A team of Cal Poly animal science majors placed first in the annual Animal Science Western Section Academic Quadrathlon held April 1-2 in San Luis Obispo. The Cal Poly team hosted five other schools –– Fresno State, Colorado State, Oregon State, Chico State and New Mexico State –– and competed against them in four different competitions: a laboratory practicum, written exam, oral presentation and a quiz bowl.
Each school is allowed four participants. The Cal Poly team included all seniors: Rachael Stucke, Genna Vieira, Sophia Juarez and Ashley Taraglia. They were led by mentor and animal science professor Zach McFarlane.
For animal science senior Stucke, this competition was a “really nice capstone” of the animal science knowledge she has gained at Cal Poly.
“It covered everything we could have ever learned in all of our classes, and just to see how far our knowledge has come along as seniors was really fulfilling,” Stucke said.
This event is run by the American Society of Animal Science, whose mission is to apply scientific knowledge to properly care for animals, as well as “enhancing animal and human health well-being.”
This was the first in-person competition since COVID-19 and only the second regional competition Cal Poly has qualified for in 20 years.
All of the competitions are team-oriented, multi-faceted and test the students’ knowledge of animal science. The competitions were held in multiple locations in the animal unit on campus.
Stucke says that their team’s success is related to the Cal Poly curriculum, as many of the classes allow students to work hands-on with animals.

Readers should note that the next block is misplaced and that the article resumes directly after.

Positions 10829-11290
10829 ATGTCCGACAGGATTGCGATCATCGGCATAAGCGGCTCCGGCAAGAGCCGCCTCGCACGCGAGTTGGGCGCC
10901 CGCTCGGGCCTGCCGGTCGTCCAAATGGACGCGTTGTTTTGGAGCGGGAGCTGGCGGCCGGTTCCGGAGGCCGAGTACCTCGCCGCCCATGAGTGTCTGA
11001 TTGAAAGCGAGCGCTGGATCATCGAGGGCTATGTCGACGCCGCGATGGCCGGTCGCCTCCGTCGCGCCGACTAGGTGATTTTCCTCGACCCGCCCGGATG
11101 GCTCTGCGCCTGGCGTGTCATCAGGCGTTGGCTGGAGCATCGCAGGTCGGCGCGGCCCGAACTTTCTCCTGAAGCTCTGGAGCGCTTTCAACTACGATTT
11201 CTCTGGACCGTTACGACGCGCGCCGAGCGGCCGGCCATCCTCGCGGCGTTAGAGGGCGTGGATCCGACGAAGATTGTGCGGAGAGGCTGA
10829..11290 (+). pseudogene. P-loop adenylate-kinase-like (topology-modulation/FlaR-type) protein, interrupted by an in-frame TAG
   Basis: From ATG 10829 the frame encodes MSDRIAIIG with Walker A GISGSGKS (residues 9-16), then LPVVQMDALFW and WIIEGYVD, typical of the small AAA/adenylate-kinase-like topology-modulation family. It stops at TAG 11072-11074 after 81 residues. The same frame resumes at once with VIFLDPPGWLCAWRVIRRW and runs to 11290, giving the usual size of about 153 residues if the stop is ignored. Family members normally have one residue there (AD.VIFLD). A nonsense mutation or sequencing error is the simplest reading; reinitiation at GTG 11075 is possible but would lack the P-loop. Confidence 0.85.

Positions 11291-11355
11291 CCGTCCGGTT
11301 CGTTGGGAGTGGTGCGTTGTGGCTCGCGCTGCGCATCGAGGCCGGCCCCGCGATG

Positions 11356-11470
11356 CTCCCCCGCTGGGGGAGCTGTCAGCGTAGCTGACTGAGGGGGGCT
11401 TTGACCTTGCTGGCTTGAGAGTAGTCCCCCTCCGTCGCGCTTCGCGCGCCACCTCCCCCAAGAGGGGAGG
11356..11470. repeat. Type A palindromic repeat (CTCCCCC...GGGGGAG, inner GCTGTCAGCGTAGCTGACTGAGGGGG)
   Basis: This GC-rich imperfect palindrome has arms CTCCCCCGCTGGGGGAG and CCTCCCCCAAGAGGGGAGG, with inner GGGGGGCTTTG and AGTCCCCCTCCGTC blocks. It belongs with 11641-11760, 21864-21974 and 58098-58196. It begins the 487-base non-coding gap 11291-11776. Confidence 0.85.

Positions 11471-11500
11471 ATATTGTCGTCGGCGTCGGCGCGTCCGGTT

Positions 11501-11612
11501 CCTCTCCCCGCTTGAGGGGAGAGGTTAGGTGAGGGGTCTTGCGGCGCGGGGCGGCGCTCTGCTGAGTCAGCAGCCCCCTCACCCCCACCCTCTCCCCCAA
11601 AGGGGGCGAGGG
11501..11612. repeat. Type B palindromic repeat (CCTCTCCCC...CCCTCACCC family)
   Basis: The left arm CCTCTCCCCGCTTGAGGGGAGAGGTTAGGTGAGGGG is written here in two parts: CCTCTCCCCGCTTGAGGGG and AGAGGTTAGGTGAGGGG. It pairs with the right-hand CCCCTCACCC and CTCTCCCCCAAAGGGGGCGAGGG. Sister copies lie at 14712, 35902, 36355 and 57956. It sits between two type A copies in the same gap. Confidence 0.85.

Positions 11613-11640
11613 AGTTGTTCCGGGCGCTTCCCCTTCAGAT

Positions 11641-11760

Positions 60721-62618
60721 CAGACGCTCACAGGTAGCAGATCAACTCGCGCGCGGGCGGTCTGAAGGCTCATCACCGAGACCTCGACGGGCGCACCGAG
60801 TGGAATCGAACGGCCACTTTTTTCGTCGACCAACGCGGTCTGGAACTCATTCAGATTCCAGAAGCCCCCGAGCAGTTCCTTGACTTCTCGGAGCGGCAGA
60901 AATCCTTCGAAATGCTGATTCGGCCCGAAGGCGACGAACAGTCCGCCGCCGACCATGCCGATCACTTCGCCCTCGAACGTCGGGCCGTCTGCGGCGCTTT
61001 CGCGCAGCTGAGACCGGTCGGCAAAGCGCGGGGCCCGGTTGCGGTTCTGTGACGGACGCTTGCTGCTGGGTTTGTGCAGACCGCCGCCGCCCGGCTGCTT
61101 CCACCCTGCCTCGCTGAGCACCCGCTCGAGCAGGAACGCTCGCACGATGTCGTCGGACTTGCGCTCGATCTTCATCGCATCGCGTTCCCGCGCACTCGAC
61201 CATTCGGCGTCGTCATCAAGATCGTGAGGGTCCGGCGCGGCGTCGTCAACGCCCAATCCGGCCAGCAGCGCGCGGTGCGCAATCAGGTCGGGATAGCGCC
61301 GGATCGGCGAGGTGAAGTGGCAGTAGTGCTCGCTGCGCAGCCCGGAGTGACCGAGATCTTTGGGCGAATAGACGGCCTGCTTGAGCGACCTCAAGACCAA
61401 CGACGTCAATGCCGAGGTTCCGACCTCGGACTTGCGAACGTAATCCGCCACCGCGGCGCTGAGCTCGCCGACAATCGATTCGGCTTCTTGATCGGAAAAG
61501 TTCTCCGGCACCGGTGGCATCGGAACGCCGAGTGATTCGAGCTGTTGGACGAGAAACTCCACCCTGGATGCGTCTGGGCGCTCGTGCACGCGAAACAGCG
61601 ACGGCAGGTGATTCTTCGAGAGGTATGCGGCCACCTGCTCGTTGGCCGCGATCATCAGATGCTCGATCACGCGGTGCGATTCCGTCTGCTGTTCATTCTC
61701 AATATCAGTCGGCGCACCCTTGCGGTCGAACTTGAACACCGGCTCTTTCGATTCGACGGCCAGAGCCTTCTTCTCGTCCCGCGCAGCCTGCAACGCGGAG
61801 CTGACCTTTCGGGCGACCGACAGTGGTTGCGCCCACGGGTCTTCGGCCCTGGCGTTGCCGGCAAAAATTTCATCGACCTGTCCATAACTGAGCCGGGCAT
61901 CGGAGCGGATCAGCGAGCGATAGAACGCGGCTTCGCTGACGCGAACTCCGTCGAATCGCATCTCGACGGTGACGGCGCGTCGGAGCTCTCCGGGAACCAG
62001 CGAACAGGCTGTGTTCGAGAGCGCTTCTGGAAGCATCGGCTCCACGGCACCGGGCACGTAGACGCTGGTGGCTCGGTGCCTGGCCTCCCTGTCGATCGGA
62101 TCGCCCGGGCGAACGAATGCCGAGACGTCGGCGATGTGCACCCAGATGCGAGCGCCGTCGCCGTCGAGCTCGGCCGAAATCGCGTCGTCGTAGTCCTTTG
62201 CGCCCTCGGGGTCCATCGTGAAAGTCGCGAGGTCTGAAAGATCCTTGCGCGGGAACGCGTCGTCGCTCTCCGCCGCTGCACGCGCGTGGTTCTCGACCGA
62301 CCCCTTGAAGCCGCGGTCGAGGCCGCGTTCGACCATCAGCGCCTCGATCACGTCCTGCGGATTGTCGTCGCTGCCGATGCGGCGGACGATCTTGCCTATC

Some examples of the types of hands-on competitions during the quadrathlon were walking through how someone would milk a cow, properly diagnosing an animal’s heart rate and wrapping a horse’s hoof. These real-life competitions will prepare students for the animal science field, in addition to being good resume builders and providing networking opportunities.
The competitions also help students develop skills that they will use in their everyday jobs in the animal science field.
“We had to communicate and decide how we wanted to take on the different sections at each lab station, while also trying to get everything done in under 15 minutes,” Vieira said. “These communication skills are necessary to have as an animal scientist because we are working at the pace of the animal, not our own, so we need to be efficient and direct when treating animals.”
Competition aside, the weekend was also a way for students to get to know animal science students from other schools. The host team choosing a fun event for the participants is an academic quadrathlon tradition and is also a way for students to connect before they go into competition. This year, the Cal Poly team chose to go to Hearst Ranch in San Simeon with all the competition participants.
Since the Cal Poly team won the Western Regional Academic Quadrathlon, they will go on to Oklahoma City, Ok. to compete in the national competition from June 26-30.